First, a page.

The BIGGEST difference right off the bat, is the quality of the training partners. There is an incredibly wealthy pool of talent on these mats every day.

Yes, strategy is discussed quite a bit, and is even taken into account when we drill techniques. Andre might show an x-guard finish, but caveat by saying “guys, if the guy is running out of bounds, do this this and this to make sure you get your points and not an advantage”. Just one example of many.

Drilling is a big part of the warm ups. I really like Liera’s classes, because they involve a lot of meat-and-potatoes drilling. We do tons of speed drills to finish comp class as well. Just being familiar doing these techniques in exhaustion I feel like is a big part of it. A lot of the drilling takes place during non-class hours though. Just shooting a text to a teammate and meeting up to drill for an hour is pretty normal. As far as the ratio of drilling/live rolling, live rolling is heavily favored. 80/20 live rolling.

We do. We do strength and conditioning a few times a week. This was really hard to adapt to at first, but now I’m fine with it physically. I’m really trying to learn to love lifting.

We cross train twice a week with AOJ during comp season.
What’s it like rolling with the best in the world every day? Do you ever get any positive position or are you always the nail?

Sure, I get the occasional pass or sweep, but if I roll with one of the studs, I’m usually the nail. The trick is to catch them when they’re tired ;)haha

How much acai and quinoa do you have to eat to win a world championship? In all seriousness, what’s your diet like?

Haha, I actually do eat a lot of quinoa. Leading up to comps, I eat clean all week, mixing it up. My big food items that I love are chicken, avocado, eggs, broccoli,, tons of fruit, oatmeal, yadda ya. I’ll have something decadent on the weekends, like a pint of Cherry Garcia 🙂

I know you were in the military. Is that how you’re paying for life? So many people wonder how they’d afford full time training…..

I lived super frugally during my time in the Army, so right now I’m living through my savings. This fall I might start school though, so my GI Bill would take over my cost of living then.

What’s your strategy and mental preparation like? Do you adjust your strategy based on your opponent? Do you follow a specific set of movements or do you just ad lib?

I’m a big believer in visualization. I try to keep all my thoughts positive and focused on myself. I don’t look at my brackets, because I feel like it draws my thoughts to my opponent’s strengths instead of my own.

I don’t adjust my strategy much. I believe that if you drastically change your strategy for your opponent, you’re kind of admitting that they have something that can beat you. Why can’t it be the other way around? Let them change their strategy to try and circumnavigate your incredible passing, or sick back takes, or whatever, and you just do what you’re good at.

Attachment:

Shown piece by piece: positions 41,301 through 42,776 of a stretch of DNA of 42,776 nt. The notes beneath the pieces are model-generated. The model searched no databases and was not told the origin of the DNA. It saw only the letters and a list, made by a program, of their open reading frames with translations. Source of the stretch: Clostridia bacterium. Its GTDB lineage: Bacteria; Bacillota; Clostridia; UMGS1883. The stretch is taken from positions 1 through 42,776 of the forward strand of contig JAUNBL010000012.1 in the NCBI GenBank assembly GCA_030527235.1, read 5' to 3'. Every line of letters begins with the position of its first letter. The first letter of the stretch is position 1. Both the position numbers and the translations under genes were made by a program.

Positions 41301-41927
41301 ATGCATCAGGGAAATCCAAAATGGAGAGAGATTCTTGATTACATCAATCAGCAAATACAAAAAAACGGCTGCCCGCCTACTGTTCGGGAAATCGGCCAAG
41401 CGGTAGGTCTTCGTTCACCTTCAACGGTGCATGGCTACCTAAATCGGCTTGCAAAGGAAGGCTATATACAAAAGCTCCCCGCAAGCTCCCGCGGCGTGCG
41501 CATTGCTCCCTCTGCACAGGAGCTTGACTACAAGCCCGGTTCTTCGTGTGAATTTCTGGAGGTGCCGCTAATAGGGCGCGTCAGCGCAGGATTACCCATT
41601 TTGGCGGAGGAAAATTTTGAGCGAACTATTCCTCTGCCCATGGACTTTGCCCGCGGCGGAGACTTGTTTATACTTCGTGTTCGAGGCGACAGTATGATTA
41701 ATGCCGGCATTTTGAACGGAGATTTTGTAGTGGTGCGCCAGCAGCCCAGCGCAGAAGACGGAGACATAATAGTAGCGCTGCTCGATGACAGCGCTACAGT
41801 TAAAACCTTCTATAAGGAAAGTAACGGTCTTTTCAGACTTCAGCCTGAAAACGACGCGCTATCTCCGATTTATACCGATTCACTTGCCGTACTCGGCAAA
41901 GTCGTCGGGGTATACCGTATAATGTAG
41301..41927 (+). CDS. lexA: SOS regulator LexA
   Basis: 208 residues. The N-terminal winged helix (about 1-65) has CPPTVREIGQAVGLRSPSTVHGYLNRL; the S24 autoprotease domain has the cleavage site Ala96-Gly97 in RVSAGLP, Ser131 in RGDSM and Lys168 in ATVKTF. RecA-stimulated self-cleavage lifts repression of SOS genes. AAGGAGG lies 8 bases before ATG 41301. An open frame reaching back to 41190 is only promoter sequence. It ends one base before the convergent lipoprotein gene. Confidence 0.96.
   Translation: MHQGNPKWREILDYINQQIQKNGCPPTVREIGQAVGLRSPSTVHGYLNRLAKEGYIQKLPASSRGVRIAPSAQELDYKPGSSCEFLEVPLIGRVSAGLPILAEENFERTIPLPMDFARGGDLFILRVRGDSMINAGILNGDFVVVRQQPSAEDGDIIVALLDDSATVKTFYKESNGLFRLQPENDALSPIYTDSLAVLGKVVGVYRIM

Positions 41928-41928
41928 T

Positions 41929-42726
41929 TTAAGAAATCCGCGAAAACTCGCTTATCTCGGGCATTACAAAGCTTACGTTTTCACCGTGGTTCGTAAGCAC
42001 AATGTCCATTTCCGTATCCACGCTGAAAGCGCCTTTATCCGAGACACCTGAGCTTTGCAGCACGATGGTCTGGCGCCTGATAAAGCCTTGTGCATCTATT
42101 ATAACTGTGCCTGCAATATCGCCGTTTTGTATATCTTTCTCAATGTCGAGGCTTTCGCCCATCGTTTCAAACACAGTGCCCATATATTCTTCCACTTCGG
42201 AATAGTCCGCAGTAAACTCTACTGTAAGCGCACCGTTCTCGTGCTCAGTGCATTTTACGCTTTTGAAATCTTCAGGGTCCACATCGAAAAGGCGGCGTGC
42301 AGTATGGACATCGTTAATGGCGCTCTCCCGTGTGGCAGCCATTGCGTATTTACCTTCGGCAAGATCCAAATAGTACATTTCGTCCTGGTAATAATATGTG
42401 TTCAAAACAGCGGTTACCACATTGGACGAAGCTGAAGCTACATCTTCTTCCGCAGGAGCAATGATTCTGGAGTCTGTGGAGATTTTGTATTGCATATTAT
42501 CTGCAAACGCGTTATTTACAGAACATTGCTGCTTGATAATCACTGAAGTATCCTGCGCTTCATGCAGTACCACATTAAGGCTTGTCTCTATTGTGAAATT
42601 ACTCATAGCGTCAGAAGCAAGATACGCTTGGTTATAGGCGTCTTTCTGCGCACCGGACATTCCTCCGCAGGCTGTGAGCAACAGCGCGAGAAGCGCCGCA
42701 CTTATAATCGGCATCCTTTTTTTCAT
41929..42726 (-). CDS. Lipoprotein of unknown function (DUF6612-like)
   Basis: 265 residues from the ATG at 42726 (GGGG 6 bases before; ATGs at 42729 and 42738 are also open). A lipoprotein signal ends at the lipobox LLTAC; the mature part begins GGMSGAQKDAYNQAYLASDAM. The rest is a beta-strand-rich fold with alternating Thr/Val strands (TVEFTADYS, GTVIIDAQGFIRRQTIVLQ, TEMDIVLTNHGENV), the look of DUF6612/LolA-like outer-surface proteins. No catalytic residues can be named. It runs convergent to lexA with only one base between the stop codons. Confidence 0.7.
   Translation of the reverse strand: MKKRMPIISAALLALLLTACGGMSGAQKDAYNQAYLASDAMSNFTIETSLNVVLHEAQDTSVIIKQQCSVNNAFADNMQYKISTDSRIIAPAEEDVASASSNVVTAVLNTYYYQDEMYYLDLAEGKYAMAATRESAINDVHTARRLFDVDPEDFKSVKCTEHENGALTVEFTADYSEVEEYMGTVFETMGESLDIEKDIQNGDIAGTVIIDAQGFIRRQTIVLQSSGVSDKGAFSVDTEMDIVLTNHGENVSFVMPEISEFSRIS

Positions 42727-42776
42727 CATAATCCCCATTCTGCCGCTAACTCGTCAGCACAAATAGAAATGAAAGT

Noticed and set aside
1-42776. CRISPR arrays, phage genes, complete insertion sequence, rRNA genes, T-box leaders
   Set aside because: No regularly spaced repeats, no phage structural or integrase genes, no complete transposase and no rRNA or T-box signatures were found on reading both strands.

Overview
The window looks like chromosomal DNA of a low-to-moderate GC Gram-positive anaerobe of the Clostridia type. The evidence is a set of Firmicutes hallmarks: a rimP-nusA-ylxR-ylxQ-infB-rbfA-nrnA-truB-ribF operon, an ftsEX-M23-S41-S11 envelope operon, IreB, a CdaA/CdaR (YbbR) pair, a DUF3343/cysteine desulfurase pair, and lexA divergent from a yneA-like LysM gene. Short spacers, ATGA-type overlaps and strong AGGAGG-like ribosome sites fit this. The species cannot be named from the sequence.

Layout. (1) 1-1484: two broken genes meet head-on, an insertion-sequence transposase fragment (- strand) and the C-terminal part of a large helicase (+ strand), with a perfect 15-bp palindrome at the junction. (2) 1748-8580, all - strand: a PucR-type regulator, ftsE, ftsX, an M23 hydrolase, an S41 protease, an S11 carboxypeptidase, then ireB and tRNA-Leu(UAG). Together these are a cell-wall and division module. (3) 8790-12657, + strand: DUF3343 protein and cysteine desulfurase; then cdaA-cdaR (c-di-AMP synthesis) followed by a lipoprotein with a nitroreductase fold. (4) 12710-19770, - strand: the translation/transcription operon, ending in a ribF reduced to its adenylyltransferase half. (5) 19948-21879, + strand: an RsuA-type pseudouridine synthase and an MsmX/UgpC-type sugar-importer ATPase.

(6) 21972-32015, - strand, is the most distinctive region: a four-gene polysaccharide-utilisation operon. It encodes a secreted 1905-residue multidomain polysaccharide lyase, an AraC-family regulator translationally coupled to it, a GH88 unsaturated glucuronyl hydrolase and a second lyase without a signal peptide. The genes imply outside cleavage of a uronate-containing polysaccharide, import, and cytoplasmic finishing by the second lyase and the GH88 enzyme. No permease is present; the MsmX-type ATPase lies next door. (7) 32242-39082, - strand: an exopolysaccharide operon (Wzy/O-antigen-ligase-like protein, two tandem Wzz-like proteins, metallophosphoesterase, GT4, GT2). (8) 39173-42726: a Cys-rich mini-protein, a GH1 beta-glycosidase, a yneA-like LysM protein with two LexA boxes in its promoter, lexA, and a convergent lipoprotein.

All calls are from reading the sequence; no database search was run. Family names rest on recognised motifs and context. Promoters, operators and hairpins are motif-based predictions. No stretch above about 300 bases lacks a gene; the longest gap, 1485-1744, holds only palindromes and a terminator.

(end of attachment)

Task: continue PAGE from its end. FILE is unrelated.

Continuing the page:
I’ll caveat by saying I do change my strategy mid match. If I’m up on points, I’m not going to do something reckless and lose. I still try and play smart.

What’s your favorite position to play? Seems like closed guard (perhaps some Liera jr. influence?)

I actually favor single-leg x as my go-to sweeping position at the moment. I happened to use a lot of closed guard in my matches because I felt it was the smartest position to play at the time.

You took a tough loss at Pans, how did you adjust your training after the loss for worlds?

I could say that it made me hungrier, but I felt just as strongly motivated as before. If anything, it was validating, and let me know that I belonged on the podium at a big stage like that. It dramatically boosted my confidence.

Do you do anything fun? How late do you stay up? Do you ever eat ice cream? Are you taking college classes?

My fun consists of the beach, open mat, and playing Smash Bros with Keenan, Andris, Pete, and Liera. They take that game way too seriously by the way.

I’d ask you your future goals but I’m assuming they’re to win more jiu jitsu tournaments. Do you have any nogi goals? What’s the next tournament you’re doing? Long term goals? Are they solely jiu jitsu related?

No-gi isn’t really my passion, but I still have love for it. I think once I crosstrain it more during this next camp, I’ll have bigger ambitions no-gi, but for now no-gi worlds doesn’t excite me very much.

Next tournament is American Nationals in Vegas. It’s gi and no-gi, so I’m trying to decide what to do about that.

Long term goals? To provide for myself with Jiu Jitsu, and to blend my love for illustration and art with my Jiu Jitsu career.
Do you ride a skateboard?

No, although I had a sick Dragon Ball Z skateboard when I was 11. I remember trying to show a neighbor how to ollie, and eating pavement super hard. I said nothing, got up, and ran home from embarrassment.

Any sponsors you’d like to thank?
Miss you buddy. Glad you’re jiu jitsu journey has been so successful, but more importantly your life journey.

Yes, my only sponsor Order and Progress. They take good care of their athletes, and have sick gear to boot.

I miss you guys too. I’m going to hit up another Oss Snap open mat before long brother 🙂

Click for a link to Dom’s doodles!